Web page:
Anna: What troubles me the most is the anti-immigrant rhetoric that has been deliberately stoked by right-wing media and the Trump Administration. This country was built by immigrants, and we make an outsized contribution to American business, culture and scientific achievement. Worst of all are the drastic cuts in the number of refugees the U.S. is currently admitting in the face of the worst refugee crisis since World War II. I’m in complete support of careful vetting of refugees, but the U.S. must continue to allow those who are fleeing persecution and horrific violence a place of refuge.
Sara: What is one thing every person can do to help immigrants and refugees?
Anna: In our everyday lives there are small things we can all do to help immigrants and refugees. The first step is to speak out in the name of tolerance, every voice matters, and every word of love spoken can fight against the hatred we are seeing so much of. Second, they should register and vote in every possible election. Elections have consequences and nobody can claim to be surprised that the current administration is the most anti-immigrant and anti-refugee since the 1940s.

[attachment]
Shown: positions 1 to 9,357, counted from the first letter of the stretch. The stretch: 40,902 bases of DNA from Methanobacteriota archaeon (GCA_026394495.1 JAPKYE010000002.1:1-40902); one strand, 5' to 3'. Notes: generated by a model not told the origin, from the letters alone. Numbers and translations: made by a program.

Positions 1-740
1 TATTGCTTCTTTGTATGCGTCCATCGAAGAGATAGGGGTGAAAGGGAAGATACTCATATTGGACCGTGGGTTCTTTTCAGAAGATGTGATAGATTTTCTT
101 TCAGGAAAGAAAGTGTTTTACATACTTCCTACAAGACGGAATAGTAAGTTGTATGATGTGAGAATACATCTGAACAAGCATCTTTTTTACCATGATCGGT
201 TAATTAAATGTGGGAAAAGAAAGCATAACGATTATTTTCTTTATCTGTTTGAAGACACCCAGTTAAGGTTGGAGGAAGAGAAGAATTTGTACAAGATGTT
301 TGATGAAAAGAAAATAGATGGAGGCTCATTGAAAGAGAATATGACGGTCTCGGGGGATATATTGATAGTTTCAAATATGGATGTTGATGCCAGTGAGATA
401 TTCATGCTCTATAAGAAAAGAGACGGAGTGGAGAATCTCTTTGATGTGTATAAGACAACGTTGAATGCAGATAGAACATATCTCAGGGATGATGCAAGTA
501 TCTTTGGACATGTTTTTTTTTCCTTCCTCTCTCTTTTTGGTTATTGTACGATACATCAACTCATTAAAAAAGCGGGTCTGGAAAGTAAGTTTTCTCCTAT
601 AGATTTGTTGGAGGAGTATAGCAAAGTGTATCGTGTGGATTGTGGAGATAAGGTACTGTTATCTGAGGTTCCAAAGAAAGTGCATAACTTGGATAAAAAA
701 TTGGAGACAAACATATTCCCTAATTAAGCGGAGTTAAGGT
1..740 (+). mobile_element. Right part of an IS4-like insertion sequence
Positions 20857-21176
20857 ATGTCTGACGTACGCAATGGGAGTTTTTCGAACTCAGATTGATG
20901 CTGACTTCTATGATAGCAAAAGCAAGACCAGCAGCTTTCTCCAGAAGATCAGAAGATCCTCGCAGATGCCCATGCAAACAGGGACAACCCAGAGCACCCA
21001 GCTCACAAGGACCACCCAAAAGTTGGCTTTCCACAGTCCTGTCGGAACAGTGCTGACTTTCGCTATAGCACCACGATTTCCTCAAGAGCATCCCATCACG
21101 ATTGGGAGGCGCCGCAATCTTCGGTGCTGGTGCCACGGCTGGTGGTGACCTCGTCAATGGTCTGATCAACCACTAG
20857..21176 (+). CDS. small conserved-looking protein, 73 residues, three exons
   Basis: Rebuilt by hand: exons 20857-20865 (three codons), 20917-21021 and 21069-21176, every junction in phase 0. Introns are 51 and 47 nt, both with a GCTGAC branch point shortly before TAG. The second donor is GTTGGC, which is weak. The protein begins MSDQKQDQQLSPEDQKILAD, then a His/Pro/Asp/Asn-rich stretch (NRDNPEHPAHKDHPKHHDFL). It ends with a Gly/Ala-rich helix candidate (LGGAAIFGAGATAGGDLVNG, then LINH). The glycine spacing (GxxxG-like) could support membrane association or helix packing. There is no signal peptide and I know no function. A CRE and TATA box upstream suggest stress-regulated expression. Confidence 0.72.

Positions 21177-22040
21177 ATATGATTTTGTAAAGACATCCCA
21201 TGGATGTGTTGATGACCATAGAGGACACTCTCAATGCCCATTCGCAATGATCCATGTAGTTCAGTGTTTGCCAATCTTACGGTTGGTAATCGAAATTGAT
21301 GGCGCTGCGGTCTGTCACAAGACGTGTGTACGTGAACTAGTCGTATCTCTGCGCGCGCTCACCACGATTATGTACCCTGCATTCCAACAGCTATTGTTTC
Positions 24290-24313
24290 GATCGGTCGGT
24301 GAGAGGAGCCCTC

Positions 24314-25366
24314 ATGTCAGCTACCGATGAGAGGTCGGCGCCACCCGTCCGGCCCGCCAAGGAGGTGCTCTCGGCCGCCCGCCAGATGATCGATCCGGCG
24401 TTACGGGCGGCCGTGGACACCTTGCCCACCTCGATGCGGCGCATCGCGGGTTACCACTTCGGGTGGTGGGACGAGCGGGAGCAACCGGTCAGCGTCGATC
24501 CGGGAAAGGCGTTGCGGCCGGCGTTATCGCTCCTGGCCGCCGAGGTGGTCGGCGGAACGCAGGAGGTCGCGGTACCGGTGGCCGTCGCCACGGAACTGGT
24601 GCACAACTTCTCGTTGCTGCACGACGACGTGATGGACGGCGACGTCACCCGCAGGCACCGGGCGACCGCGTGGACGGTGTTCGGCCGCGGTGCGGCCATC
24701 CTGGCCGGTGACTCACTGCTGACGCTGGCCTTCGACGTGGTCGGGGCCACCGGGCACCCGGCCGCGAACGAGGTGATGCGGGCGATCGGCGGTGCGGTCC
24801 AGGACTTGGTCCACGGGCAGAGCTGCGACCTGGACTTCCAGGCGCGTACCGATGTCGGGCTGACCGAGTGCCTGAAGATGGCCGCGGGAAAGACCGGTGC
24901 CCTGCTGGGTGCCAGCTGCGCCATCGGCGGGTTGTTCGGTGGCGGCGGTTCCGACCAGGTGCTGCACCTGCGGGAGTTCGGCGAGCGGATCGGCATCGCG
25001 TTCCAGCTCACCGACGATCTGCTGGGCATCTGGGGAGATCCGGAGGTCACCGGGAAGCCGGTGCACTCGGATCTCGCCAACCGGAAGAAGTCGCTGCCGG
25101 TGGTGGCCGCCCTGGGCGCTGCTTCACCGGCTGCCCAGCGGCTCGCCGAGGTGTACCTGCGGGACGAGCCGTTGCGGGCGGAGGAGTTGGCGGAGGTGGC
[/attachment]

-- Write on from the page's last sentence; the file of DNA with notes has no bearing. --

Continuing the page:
Sara: What message do you hope to send to conservatives, Washington, and any people who may think that immigrants pose a threat to national security?
Anna: My message is simple, one of the things America does best is take in immigrants and turn them into full-fledged Americans. I refer to that ability as one of America’s “core competencies.” It has been a huge advantage and strength to us and the list of immigrants and the children of immigrants who went on to do extraordinary things on behalf of this country is essentially infinite. Immigration is what the U.S. does and does best. Our national motto is “E Plurbius Unum” which means “out of many, one” and we’ve been using it since 1786.
Anna Kaplan has been endorsed by multiple reputable politicians and leaders, including Barack Obama. To find out more about her policies, click here. You can vote for her during the midterm elections on November 6th!